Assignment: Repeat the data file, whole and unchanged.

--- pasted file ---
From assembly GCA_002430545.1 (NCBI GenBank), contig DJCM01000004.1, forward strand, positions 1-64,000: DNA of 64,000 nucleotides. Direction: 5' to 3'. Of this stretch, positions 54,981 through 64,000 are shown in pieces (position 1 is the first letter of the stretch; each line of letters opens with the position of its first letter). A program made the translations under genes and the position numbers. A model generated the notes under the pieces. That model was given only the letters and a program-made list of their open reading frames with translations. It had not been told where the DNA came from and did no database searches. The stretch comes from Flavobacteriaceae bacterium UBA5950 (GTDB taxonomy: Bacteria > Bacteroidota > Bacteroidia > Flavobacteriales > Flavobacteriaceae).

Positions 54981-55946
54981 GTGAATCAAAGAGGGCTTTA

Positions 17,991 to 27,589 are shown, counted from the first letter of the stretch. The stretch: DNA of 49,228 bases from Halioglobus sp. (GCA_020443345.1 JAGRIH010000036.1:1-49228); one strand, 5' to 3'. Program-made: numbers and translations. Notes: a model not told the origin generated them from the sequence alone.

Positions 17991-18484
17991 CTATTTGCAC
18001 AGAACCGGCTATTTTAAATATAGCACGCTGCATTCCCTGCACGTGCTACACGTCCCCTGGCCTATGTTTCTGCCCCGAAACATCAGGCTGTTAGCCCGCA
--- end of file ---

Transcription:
From assembly GCA_002430545.1 (NCBI GenBank), contig DJCM01000004.1, forward strand, positions 1-64,000: DNA of 64,000 nucleotides. Direction: 5' to 3'. Of this stretch, positions 54,981 through 64,000 are shown in pieces (position 1 is the first letter of the stretch; each line of letters opens with the position of its first letter). A program made the translations under genes and the position numbers. A model generated the notes under the pieces. That model was given only the letters and a program-made list of their open reading frames with translations. It had not been told where the DNA came from and did no database searches. The stretch comes from Flavobacteriaceae bacterium UBA5950 (GTDB taxonomy: Bacteria > Bacteroidota > Bacteroidia > Flavobacteriales > Flavobacteriaceae).

Positions 54981-55946
54981 GTGAATCAAAGAGGGCTTTA

Positions 17,991 to 27,589 are shown, counted from the first letter of the stretch. The stretch: DNA of 49,228 bases from Halioglobus sp. (GCA_020443345.1 JAGRIH010000036.1:1-49228); one strand, 5' to 3'. Program-made: numbers and translations. Notes: a model not told the origin generated them from the sequence alone.

Positions 17991-18484
17991 CTATTTGCAC
18001 AGAACCGGCTATTTTAAATATAGCACGCTGCATTCCCTGCACGTGCTACACGTCCCCTGGCCTATGTTTCTGCCCCGAAACATCAGGCTGTTAGCCCGCA